When two of the NHL's top offenses with some of the game's premier goal-scorers get together for a match, well, who knows what's going to happen?
Like next to no offense at all? Sure.
Cody Franson scored the Leafs' only goal.
Pittsburgh entered the game with the top offense (3.9 goals per game) and power play (35.6 percent) in hockey. Toronto came in close behind, with the third-ranked offense (3.3 gpg) and fifth-best power play (24.1 percent).
That set up what looked like another run-and-gun shootout, the likes of which these teams have engaged in over the last few years.
Not so, you guys.
Pittsburgh rung up 40 shots on the have-all-teh-shots Leafs (Toronto had 31 of their own), but Greiss and Jonathan Bernier were strong all evening. Both clubs seemed to be sold on one another's offense, trading a careful defensive game through the first two frames before Dupuis broke through with a redirect late in the second.
He'd later score early into the third on the reunited line with Sidney Crosby and Chris Kunitz.
Toronto went 0-for-6 on the power play, a key line on the evening. Steve Downie made a return trip to the box and Evgeni Malkin made two, his second a late unsportsmanlike for confronting Dion Phaneuf after Phaneuf laid a high, hard hit on Patric Hornqvist, who skated on the Malkin line all evening.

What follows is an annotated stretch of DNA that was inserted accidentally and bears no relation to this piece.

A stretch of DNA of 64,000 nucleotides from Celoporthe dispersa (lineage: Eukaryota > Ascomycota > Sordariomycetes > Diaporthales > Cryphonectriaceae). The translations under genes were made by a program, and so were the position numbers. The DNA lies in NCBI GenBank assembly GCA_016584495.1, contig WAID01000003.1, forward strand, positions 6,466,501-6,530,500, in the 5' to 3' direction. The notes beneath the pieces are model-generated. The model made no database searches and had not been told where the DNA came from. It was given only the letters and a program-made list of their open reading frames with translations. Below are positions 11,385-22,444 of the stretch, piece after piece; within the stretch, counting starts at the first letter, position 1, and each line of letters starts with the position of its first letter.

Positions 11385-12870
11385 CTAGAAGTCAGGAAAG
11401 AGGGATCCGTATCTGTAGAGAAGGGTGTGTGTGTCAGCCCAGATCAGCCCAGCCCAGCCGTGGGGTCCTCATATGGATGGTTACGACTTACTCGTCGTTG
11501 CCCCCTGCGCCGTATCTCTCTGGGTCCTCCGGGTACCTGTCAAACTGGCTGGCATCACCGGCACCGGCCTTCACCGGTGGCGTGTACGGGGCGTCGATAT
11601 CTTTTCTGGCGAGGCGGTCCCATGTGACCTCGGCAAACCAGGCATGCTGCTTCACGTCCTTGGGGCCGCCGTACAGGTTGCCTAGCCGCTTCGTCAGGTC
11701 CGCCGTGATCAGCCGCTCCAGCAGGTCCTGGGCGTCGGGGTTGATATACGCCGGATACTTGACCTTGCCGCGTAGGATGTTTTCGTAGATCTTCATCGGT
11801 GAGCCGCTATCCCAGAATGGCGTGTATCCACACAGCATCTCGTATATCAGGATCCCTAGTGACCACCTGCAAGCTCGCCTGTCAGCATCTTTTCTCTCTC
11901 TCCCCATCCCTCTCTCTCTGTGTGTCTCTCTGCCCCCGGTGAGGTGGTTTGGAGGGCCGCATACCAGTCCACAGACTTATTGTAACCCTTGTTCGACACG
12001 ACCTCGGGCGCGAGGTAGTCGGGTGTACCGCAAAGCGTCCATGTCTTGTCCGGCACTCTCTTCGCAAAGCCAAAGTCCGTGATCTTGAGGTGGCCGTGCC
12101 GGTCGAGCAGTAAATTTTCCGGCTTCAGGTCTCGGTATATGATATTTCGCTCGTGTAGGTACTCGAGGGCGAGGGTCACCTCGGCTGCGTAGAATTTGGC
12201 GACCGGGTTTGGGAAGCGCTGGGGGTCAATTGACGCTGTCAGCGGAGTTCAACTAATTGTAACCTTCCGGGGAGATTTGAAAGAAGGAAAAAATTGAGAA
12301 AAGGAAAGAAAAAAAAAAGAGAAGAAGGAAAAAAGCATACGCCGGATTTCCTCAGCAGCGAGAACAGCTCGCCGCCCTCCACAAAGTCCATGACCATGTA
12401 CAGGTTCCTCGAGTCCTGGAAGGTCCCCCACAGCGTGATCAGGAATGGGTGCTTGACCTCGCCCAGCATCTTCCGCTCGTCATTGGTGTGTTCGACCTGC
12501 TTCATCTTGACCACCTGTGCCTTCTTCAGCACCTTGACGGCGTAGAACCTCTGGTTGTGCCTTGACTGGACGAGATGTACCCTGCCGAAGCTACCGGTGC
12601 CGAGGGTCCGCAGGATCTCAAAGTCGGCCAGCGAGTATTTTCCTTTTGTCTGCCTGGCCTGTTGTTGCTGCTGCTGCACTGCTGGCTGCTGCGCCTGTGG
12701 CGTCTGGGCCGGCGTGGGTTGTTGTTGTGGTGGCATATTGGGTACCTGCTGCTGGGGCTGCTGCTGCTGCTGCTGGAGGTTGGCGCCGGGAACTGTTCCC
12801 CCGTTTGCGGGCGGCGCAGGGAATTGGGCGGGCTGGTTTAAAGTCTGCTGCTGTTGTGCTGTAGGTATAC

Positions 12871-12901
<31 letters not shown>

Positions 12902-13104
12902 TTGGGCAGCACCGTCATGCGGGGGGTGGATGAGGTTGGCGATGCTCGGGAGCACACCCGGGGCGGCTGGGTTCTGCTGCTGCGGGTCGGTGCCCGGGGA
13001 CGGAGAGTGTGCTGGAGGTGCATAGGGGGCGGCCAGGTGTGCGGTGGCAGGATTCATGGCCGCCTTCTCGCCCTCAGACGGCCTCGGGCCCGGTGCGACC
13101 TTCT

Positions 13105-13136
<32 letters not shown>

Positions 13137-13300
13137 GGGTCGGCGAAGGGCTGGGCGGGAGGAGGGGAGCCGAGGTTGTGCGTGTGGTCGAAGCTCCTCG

Late penalty aside, those who remember the catatonic play of the Penguins in last year's playoff exit should happily trade a late penalty kill in November to see a team that seems to be standing up for itself and teammates that are standing up for one another.
After being drubbed by the New York Rangers on Tuesday, the Penguins got one back. Toronto entered the contest on a three-game winning streak, with points in four straight. Pittsburgh's own seven-game winning streak had been snapped earlier in the week, but the Pens played a much more competitive game against Toronto than the dud dropped in MSG.
They'll look to carry the momentum of this game into tomorrow's rematch with the Rangers at Consol Energy Center.